TARNANTHI

AGSA TARNANTHI Brian Robinson Custodians of the bloomsShowcasing more than 300 artists from across Australia, TARNANTHI – the inaugural Festival of Contemporary Aboriginal and Torres Strait Islander Art, opens this week at the Art Gallery of South Australia.

A Kaurna word from the traditional owners of the Adelaide Plains, TARNANTHI (pronounced tar-nan-dee) means to come forth or appear – like the sun and the first emergence of light, or a seed sprouting. For many cultures, first light signifies new beginnings.

TARNANTHI is about bringing people together to celebrate the vibrancy and diversity of work being created by contemporary Aboriginal and Torres Strait Islander artists from across the country,” says Artistic Director, Nici Cumpston.

In collaboration with 21 key cultural organisations across Adelaide, and with its heart at the Art Gallery of South Australia, TARNANTHI will challenge and delight audiences, casting a new light on Australia’s rich and diverse Aboriginal and Torres Strait Islander art and culture.

A major highlight of the Festival’s opening weekend will be the TARNANTHI Art Fair at Tandanya National Aboriginal Cultural Institute. Opening at 5pm on Friday 9 October, the Art Fair will provide an opportunity to buy works of art directly from more than 40 art centres from across the country as well as from independent South Australian artists.

South Australian Museum (SAM) and the JamFactory and the  will present Shimmer – featuring new works of art by eight artists Sebastian Arrow, Tamara Baillie, Maree Clarke, Janet Fieldhouse, Dale Harding, Grace Lillian Lee and Vicki West responding to the SAM collections exploring the concept of adornment.

Nganmarra: The Container of Life at the Adelaide Botanic Garden’s  Museum of Economic Botany features woven conical mats made by senior Yolngu artists from Bula’Bula Arts at Ramingining in North East Arnhem Land: Frances Djulibing Daingangan, Mary Dhapalany, Robyn Djunginy, Julie Djulibing Malibirr and  Evonne Munuyngu. Using a combination of traditional methods and new techniques, the artists express themselves and their culture through woven fibre.

Welcoming audiences to the exhibition at the Art Gallery of South Australia is Bush Footy – a series of carvings and paintings celebrating AFL by husband and wife Dinny Kunoth Kemarre and Josie Kunoth Petyarre. Whatever your code, the atmosphere created in these paintings and sculptures will challenge the assertion that art and sport map opposite ends of the cultural spectrum.

Other highlights include: a comprehensive survey exhibition of master Ngarrindjeri weaver, and internationally esteemed artist Yvonne Koolmatrie; Brian Robinson investigates the cultural narratives and traditional customs of the Zenadh Kes Islanders of the Torres Strait through the idiom of contemporary sculpture in his major work of art titled Custodian of the Blooms; and created in the tradition of Albert Namatjira by his descendants, the skirts and corresponding watercolours on display in The Namatjira Collection, will enchant both art and fashion lovers alike.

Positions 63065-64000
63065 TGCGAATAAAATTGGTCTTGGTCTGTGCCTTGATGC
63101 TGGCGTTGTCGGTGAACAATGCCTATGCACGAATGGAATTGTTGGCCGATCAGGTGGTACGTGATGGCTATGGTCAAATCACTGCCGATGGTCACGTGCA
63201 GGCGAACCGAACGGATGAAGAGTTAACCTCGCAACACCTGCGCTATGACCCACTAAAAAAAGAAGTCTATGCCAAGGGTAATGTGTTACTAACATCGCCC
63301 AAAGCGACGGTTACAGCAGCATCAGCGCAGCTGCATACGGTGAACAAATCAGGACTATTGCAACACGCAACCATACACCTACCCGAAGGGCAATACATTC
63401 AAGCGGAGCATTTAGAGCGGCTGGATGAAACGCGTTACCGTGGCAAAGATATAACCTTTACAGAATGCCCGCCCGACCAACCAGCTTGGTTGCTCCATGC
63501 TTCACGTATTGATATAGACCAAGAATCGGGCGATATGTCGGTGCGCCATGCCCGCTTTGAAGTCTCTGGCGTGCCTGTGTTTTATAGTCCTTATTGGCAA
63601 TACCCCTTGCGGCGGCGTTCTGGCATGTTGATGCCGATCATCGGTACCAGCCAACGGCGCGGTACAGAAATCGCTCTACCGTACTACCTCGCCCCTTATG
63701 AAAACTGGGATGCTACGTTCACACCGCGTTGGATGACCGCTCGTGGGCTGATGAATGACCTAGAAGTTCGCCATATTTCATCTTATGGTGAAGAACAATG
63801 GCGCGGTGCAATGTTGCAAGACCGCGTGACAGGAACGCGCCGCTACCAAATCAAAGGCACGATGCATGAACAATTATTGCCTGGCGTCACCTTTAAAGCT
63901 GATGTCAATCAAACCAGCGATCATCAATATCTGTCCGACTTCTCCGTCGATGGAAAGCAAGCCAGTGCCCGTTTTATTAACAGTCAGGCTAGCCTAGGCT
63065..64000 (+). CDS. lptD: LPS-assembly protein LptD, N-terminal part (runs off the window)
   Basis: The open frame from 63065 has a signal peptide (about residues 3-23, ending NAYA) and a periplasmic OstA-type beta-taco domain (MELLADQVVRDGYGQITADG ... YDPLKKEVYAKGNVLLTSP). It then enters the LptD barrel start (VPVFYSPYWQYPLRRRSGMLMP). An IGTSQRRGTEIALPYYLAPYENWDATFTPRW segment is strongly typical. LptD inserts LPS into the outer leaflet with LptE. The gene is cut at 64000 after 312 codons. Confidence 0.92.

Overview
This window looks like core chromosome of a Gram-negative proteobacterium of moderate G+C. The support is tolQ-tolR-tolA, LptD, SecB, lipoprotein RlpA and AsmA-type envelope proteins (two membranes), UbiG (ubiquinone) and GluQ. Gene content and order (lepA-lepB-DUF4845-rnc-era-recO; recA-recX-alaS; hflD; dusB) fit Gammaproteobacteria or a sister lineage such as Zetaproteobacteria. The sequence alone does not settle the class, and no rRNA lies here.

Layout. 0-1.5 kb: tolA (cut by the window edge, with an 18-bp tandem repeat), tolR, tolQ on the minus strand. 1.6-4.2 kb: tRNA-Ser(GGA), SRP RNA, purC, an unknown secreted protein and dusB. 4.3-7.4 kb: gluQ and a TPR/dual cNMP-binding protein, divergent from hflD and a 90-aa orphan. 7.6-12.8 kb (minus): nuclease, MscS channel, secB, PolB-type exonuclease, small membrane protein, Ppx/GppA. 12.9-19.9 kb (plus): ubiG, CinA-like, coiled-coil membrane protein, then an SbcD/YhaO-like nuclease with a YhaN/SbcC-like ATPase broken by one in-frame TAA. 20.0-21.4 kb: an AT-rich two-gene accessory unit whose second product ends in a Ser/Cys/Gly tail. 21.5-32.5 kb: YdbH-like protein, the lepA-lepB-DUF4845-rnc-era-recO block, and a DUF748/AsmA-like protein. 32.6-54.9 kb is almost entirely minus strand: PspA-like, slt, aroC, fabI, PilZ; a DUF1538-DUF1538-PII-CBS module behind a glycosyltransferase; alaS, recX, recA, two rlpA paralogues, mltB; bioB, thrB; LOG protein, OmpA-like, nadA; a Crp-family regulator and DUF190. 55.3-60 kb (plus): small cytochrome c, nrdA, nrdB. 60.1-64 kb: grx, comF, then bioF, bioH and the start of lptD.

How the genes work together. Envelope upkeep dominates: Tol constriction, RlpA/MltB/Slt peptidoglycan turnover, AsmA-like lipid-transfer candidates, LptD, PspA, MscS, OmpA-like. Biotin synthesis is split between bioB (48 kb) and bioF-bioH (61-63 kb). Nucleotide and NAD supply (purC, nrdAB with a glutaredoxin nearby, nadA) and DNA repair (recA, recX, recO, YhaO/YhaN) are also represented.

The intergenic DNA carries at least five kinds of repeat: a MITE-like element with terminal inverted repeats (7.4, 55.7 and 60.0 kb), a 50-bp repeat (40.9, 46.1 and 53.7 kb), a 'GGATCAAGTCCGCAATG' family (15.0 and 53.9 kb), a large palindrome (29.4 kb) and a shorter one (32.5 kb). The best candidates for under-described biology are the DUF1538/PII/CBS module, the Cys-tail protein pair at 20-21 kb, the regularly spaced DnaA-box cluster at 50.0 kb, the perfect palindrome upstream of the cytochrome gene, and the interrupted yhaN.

In her most ambitious installation to date, Yhonnie Scarce suspends more than 2000 individually blown-glass bush yams in the shape of the nuclear bomb blasts conducted at Maralinga in the north of South Australia between 1953 and 1963; while explosive seed Dreamings from Lajamanu, finely structured renditions of Country from Ernabella and Mimili Maku Arts, collaborative dynamics from Tjala Arts and iconic forms from Iwantja are among this line-up of bush talent in the Desert Salon.

“This Festival celebrates the role that artists play in shaping our world,” says Nick Mitzevich, Director Art Gallery of South Australia. “By encouraging emerging artists to make new work, supporting established artists to present to new audiences and honouring respected and established artists through the presentation of their work in new ways, TARNANTHI has kept a strong focus on artists.”

TARNANTHI runs from 8 – 18 October 2015 with a number of exhibitions continuing until 17 January 2016. For more information, visit: www.tarnanthi.com.au for details.

Image: Brian Robinson, Wuthathi and Maluyligal people, Torres Strait Islands, Custodian of the Blooms, 2014 mixed media – photo courtesy of the artist and Mossenson Galleries

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